Female WWII Pilot Laid to Rest at Arlington National Cemetery

The WASP member finally received the honor after an act of Congress.

The day has finally come for a World War II veteran to receive the honor she and her fellow Women Airforce Service Pilots so well deserve.

The ashes of pilot Elaine Harmon, who died in April 2015 at the age of 95, were laid to rest Wednesday at Arlington National Cemetery near Washington, D.C.

It was a long time coming. Harmon’s family, along with retired Air Force pilot and U.S. Rep. Martha McSally, fought a ruling barring WASPs from the cemetery because of limited space. In May, President Barack Obama signed into law legislation sponsored by McSally, the first female U.S. fighter pilot to serve in combat, that allowed WASPs to be buried at Arlington. It had long been Harmon’s wish to be laid to rest at the veterans cemetery.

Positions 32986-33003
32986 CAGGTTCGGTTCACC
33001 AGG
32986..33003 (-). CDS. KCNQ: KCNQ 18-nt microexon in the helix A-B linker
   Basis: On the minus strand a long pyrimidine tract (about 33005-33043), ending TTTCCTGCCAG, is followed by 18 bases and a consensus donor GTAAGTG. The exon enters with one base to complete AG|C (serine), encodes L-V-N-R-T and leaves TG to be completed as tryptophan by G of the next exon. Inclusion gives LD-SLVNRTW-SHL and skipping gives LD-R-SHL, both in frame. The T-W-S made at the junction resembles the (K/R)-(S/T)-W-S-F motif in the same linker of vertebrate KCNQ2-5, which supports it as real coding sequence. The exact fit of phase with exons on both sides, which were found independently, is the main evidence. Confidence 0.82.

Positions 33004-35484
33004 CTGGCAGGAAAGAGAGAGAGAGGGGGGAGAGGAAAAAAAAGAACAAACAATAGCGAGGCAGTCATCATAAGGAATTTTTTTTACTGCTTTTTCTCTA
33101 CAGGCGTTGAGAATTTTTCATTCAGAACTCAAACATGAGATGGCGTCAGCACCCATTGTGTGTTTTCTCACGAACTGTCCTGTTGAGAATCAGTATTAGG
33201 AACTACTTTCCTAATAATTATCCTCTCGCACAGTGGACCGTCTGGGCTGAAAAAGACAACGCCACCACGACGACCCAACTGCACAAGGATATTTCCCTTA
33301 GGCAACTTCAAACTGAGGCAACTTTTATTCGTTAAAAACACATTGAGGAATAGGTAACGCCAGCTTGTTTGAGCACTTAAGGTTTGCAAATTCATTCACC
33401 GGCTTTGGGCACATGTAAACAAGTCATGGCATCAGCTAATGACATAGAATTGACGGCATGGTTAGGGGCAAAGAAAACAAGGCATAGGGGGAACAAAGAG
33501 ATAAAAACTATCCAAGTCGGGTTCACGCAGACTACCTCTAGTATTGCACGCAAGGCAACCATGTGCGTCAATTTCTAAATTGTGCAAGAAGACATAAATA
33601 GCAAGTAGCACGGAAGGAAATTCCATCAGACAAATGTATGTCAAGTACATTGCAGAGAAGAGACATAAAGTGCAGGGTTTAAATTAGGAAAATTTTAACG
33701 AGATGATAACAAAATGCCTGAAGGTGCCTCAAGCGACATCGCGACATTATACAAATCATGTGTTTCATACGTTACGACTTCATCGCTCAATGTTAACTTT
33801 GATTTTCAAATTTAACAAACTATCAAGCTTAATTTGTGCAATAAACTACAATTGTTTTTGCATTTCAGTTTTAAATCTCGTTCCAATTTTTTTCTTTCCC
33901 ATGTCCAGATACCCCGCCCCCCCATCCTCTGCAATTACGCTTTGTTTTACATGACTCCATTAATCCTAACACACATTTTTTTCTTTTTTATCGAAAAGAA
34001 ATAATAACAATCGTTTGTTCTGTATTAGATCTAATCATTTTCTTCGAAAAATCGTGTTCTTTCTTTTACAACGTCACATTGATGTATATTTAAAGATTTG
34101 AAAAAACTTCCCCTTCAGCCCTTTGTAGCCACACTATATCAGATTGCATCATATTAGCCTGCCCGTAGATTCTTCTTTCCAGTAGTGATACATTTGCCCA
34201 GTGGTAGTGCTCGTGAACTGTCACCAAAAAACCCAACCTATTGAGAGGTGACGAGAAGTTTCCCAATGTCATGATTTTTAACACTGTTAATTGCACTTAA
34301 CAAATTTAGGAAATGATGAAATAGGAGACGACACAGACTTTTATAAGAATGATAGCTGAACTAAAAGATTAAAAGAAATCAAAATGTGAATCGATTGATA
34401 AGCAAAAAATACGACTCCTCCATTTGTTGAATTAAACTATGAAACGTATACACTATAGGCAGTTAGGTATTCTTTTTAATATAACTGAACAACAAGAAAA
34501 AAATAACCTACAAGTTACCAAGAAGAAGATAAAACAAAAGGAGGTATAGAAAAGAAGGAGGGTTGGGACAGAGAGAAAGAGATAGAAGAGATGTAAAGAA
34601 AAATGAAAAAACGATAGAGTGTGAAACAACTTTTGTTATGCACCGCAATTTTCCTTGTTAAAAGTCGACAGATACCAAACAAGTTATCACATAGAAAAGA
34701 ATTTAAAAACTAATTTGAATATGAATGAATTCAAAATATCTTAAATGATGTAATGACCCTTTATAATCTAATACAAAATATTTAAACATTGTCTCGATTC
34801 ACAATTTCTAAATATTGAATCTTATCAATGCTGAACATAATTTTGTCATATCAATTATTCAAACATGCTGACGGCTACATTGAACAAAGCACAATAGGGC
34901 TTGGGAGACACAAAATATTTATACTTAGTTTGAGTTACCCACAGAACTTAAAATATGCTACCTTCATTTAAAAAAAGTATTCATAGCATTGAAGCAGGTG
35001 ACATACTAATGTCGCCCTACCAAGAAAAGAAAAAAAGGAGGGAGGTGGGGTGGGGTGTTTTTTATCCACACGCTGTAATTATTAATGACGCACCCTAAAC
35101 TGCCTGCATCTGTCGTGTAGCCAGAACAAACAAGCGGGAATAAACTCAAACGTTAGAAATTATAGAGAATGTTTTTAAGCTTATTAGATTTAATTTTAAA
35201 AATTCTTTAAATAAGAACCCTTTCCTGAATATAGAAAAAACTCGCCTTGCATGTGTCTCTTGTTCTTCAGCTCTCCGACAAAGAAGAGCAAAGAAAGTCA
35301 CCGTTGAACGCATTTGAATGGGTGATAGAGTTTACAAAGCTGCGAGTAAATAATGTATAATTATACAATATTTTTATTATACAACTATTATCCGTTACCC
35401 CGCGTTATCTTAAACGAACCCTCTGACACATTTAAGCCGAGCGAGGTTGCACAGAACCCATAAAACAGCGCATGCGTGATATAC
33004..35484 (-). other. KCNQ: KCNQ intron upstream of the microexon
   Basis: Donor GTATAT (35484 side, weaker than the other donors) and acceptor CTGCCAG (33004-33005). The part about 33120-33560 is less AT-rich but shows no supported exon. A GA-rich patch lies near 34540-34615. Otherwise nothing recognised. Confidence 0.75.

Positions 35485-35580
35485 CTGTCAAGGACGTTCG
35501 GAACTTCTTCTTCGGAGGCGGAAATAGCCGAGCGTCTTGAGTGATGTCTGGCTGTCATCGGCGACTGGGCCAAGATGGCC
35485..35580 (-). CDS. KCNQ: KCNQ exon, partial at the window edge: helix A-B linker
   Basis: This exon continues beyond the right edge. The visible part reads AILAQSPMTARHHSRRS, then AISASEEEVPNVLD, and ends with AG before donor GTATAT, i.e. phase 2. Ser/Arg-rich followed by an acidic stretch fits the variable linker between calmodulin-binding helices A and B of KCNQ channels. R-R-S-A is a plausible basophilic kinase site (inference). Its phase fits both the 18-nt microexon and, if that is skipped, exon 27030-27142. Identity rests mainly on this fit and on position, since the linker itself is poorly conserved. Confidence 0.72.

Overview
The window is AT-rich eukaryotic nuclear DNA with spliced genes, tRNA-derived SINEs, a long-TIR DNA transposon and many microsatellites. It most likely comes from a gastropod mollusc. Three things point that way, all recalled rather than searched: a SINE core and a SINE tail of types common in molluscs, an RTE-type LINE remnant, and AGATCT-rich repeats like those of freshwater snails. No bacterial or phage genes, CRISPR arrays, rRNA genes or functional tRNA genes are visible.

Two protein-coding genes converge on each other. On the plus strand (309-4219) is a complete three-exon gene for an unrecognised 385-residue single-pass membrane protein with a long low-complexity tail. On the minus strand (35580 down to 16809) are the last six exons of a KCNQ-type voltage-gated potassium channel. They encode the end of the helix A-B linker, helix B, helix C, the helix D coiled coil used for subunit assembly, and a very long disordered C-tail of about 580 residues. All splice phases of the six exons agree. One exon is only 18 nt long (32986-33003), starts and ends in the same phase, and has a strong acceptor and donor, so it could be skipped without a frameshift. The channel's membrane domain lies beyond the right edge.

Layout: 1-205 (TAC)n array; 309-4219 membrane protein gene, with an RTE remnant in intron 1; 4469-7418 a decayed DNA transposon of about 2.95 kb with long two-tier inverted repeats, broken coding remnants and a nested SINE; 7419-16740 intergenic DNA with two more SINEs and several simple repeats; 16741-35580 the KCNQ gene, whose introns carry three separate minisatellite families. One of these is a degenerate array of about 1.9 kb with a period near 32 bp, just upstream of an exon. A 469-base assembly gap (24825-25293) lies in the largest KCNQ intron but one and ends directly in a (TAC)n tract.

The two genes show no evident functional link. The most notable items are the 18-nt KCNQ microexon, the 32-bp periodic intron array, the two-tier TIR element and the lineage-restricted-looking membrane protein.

WASPs never saw combat during WWII, but that didn’t keep them out of harm’s way. The female pilots flew transport, flight test and target towing missions using live ammunition, and 38 died in service. The group didn’t receive military status or benefits during the war, and it wasn’t until 1977 that WASPs were officially recognized as veterans.

This week marks another milestone for the legendary pilots and vindication for those who have lobbied on their behalf.

“It sounds funny, but we’re all kind of excited,” Harmon’s granddaughter told the Associated Press before the ceremony. “In a way, we’ve already grieved, and this now is about closure.”

Watch below for footage of Wednesday’s ceremony at Arlington.


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